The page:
"United States World War II Draft Registration Cards, 1942 [Fourth Draft; 'Old Man's Draft']," digital images, FamilySearch (http://www.familysearch.org : accessed 24 February 2013), card for James Livingston Hunter, serial no. 577, Local Draft Board 2, Greenville, Mercer County, Pennsylvania; citing World War II Draft Cards (Fourth Registration) for the State of Pennsylvania, National Archives and Records Administration (NARA) microfilm publication M1951, no roll cited; Family History Library (FHL) microfilm 2,240,486.

Is this too lengthy; i.e., do I cite both the NARA publication and the FHL film or just one or the other?

Chuck

Member: APG, CAFG, NGS, etc., etc.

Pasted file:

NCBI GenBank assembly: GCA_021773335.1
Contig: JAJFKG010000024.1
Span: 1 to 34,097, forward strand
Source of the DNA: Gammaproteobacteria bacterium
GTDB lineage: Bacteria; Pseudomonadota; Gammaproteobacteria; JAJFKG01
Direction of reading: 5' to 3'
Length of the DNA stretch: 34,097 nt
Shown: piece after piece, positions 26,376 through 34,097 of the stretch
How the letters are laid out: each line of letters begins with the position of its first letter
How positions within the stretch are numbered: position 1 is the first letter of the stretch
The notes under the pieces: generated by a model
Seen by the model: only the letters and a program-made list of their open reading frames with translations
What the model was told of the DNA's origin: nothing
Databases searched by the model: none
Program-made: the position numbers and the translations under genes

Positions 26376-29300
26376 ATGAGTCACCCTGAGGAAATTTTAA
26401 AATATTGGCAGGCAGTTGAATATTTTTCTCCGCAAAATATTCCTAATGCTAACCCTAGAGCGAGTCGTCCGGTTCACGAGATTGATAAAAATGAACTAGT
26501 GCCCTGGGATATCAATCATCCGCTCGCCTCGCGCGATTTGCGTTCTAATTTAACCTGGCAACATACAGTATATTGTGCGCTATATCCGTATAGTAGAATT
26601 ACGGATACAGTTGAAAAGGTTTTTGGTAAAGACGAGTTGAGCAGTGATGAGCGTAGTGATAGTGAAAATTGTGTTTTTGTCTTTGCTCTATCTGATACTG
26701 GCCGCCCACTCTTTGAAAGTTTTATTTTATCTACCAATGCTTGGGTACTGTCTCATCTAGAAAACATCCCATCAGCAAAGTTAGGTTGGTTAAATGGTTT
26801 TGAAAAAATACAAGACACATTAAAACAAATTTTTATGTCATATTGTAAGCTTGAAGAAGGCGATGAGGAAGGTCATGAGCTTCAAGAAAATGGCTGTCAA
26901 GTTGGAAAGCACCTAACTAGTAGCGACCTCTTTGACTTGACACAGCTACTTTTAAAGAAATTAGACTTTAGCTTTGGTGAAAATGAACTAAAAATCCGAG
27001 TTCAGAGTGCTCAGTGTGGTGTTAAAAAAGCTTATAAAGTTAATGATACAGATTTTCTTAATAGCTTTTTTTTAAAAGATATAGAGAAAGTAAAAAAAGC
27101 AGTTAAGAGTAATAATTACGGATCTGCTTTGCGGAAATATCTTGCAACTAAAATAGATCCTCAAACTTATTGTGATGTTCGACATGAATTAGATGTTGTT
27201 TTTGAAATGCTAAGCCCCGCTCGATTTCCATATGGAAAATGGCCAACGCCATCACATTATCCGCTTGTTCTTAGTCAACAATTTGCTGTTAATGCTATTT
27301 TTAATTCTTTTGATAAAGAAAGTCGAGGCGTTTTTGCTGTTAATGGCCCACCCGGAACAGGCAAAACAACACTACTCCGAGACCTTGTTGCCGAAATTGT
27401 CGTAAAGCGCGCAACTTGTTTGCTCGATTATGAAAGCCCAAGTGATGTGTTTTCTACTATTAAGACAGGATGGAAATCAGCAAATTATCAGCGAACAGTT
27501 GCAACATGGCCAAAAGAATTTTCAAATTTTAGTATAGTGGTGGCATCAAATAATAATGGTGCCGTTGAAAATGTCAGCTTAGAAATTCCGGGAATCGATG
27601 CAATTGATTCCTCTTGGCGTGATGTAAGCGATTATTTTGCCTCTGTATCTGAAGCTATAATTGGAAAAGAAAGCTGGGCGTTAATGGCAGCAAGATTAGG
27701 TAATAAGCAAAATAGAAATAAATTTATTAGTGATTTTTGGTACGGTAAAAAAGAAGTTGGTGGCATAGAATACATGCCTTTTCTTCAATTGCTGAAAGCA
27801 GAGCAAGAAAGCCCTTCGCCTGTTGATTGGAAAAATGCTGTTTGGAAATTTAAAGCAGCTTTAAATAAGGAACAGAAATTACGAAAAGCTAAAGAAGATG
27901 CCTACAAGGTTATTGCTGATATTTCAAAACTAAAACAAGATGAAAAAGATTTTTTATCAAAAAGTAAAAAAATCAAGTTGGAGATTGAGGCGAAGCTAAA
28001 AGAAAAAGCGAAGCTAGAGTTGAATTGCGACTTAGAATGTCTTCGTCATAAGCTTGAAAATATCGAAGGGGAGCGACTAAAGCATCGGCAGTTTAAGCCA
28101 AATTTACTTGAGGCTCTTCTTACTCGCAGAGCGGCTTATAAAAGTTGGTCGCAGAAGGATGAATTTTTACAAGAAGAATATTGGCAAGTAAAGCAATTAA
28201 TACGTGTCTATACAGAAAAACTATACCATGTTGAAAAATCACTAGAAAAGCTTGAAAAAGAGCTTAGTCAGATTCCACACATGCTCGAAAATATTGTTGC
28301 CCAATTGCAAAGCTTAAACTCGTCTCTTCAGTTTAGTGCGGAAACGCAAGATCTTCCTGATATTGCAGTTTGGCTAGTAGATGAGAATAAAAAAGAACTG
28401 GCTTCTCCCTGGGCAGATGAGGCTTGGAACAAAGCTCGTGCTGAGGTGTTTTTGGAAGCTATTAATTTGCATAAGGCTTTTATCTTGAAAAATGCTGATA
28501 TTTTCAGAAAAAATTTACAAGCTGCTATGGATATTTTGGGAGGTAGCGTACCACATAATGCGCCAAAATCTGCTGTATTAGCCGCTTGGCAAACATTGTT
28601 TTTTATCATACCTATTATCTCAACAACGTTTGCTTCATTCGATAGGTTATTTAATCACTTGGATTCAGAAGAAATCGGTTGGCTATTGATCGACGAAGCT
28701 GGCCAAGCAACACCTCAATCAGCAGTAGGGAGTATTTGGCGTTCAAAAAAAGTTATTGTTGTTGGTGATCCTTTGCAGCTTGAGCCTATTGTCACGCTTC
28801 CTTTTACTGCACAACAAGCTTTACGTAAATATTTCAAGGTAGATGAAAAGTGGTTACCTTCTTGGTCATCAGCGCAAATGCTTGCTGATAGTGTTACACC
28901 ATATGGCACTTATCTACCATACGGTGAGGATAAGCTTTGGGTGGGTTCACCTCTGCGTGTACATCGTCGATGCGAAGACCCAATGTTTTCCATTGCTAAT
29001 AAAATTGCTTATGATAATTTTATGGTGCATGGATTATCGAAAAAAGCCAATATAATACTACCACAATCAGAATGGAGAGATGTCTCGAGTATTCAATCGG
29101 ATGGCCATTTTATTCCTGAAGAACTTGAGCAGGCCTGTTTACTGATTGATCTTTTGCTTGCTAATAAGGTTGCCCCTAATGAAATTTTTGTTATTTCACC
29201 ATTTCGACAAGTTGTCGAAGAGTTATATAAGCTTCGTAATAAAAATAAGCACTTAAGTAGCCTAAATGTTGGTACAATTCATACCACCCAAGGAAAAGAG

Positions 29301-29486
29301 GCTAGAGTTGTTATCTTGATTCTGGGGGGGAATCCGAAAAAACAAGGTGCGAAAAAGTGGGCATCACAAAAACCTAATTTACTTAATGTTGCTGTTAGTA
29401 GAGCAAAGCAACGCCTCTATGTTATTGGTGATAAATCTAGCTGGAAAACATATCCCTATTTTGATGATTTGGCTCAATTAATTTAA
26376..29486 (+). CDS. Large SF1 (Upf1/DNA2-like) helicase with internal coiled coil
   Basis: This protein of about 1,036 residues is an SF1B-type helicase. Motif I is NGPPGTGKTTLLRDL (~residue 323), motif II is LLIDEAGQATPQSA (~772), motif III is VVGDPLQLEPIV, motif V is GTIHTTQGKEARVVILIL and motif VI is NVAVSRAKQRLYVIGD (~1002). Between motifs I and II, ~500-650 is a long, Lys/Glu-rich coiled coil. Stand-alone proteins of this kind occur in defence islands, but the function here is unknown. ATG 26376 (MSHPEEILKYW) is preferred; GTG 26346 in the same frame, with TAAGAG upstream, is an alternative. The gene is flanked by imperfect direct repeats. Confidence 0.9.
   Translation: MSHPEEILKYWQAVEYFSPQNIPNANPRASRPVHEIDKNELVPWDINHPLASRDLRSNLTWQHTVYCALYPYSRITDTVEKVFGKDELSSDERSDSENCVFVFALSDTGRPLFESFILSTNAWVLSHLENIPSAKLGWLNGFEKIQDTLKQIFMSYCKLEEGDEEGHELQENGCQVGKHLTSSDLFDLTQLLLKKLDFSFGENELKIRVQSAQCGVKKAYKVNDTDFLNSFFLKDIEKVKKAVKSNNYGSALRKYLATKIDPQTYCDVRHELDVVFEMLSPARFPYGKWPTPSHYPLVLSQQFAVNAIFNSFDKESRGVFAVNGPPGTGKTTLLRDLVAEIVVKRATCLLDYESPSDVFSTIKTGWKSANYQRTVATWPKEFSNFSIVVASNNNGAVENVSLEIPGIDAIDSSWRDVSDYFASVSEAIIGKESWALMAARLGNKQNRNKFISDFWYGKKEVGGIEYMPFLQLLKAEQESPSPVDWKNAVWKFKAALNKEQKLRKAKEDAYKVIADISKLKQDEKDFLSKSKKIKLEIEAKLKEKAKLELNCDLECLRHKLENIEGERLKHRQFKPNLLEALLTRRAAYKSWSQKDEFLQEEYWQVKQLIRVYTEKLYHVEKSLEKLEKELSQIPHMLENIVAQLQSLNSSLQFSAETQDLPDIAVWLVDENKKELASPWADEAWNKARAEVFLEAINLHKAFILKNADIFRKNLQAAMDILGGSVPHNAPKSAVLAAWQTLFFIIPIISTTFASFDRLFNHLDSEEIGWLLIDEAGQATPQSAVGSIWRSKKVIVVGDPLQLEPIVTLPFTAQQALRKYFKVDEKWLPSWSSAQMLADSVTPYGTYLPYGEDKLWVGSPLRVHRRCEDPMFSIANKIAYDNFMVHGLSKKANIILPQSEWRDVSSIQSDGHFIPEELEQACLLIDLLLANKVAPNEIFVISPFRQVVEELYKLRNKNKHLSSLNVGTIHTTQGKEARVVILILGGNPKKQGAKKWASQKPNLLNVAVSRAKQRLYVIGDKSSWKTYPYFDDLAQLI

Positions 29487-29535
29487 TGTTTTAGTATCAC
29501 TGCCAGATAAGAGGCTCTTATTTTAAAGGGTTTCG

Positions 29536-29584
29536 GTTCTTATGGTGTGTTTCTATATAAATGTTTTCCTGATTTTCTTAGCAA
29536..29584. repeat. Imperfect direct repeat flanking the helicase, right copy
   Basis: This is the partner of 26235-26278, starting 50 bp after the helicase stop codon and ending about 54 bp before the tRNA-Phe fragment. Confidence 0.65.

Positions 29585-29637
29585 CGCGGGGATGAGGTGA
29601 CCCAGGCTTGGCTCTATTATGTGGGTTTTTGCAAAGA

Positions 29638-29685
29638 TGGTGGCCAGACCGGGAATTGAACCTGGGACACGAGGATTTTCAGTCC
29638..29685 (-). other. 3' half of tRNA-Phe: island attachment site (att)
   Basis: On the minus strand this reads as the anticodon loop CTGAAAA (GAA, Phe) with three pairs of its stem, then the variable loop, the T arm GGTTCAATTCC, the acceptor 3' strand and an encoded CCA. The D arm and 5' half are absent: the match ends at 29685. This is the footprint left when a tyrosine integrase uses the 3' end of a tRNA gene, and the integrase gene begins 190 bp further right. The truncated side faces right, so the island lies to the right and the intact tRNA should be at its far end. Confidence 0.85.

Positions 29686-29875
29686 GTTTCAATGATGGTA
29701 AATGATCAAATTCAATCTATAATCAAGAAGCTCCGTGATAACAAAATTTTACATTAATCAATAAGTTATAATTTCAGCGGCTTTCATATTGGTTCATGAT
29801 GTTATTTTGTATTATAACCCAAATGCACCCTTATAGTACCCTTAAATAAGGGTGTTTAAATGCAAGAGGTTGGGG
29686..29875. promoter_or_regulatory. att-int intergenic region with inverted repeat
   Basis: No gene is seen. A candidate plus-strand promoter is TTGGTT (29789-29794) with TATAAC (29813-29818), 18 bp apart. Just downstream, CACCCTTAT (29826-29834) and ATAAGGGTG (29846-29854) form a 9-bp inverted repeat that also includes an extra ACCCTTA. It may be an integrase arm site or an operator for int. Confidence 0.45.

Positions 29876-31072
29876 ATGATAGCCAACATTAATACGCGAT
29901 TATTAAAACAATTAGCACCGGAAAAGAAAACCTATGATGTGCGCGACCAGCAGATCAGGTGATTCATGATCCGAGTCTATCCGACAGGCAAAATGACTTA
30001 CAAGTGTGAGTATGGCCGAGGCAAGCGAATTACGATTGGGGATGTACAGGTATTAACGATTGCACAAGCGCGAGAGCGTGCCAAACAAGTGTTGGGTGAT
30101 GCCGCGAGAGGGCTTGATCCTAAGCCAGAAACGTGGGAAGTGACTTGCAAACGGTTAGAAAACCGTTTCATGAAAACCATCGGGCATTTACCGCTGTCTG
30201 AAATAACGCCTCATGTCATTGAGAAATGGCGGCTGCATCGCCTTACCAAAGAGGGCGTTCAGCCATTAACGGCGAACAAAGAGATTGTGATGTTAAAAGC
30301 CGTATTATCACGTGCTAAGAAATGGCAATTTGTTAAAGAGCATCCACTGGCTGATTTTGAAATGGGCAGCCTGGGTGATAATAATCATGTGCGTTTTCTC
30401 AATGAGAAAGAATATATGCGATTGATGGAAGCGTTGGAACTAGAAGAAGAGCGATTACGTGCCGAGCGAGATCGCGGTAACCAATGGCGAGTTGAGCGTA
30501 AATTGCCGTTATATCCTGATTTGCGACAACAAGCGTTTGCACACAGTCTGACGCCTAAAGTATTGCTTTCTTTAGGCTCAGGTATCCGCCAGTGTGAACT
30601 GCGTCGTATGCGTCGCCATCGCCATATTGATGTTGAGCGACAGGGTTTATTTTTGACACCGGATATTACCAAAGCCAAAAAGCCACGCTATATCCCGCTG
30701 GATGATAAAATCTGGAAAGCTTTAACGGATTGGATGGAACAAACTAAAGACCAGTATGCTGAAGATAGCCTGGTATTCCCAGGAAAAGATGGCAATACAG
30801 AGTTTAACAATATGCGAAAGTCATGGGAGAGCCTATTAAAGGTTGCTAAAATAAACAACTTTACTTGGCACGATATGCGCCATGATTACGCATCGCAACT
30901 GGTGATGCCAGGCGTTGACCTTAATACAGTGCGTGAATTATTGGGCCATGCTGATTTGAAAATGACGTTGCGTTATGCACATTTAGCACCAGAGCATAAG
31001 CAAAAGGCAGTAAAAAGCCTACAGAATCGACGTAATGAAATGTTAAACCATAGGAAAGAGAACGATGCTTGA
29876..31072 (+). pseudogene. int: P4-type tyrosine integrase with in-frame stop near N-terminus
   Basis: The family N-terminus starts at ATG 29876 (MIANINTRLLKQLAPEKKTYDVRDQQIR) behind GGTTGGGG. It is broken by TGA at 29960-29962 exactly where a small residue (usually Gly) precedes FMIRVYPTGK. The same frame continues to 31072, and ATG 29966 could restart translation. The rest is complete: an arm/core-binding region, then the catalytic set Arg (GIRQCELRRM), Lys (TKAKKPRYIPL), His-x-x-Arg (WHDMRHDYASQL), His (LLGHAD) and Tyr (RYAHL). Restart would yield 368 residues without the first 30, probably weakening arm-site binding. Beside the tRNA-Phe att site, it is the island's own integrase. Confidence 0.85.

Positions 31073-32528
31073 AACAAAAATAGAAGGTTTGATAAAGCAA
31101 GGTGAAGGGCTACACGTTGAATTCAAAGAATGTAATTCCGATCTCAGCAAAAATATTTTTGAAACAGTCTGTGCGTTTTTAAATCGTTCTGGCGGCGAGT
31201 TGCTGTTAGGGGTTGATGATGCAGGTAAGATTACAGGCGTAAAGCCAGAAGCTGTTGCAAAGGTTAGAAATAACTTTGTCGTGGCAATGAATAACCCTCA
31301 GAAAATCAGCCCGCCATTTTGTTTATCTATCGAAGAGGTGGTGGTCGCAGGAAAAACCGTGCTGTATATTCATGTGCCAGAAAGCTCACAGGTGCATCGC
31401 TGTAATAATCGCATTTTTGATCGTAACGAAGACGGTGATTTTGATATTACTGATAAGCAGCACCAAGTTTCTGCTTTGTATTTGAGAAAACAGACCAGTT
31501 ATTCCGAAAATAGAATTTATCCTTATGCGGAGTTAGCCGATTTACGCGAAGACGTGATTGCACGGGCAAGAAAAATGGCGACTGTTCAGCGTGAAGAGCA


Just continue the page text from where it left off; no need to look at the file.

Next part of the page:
EE
EE's picture

Chuck,

Your citation is good and it's thorough. You question whether it is too long and ask whether you need to cite both the NARA microfilm and the FHL film. 

Why would a shorter citation be better for a researcher than a longer one?  Yes, publishers like to strip citations down to their underwear, to save printing costs. Some publishers would even strip away the underwear and outerwear both and hand us Speedos to wear to the party! But we're researchers. We need information. We need not just the information a document asserts, but also information about that document. In every aspect of research, we're usually better off with more information than not enough. If we record more than we eventually need, we can always shuck a layer. If we show up at the party wearing just Speedos and we get a rip, we might wish we had worn a bit more clothing to start with.

Yes, we want to cite full details about the document. We want to cite the online provider. But we have a few other considerations as well, starting with these: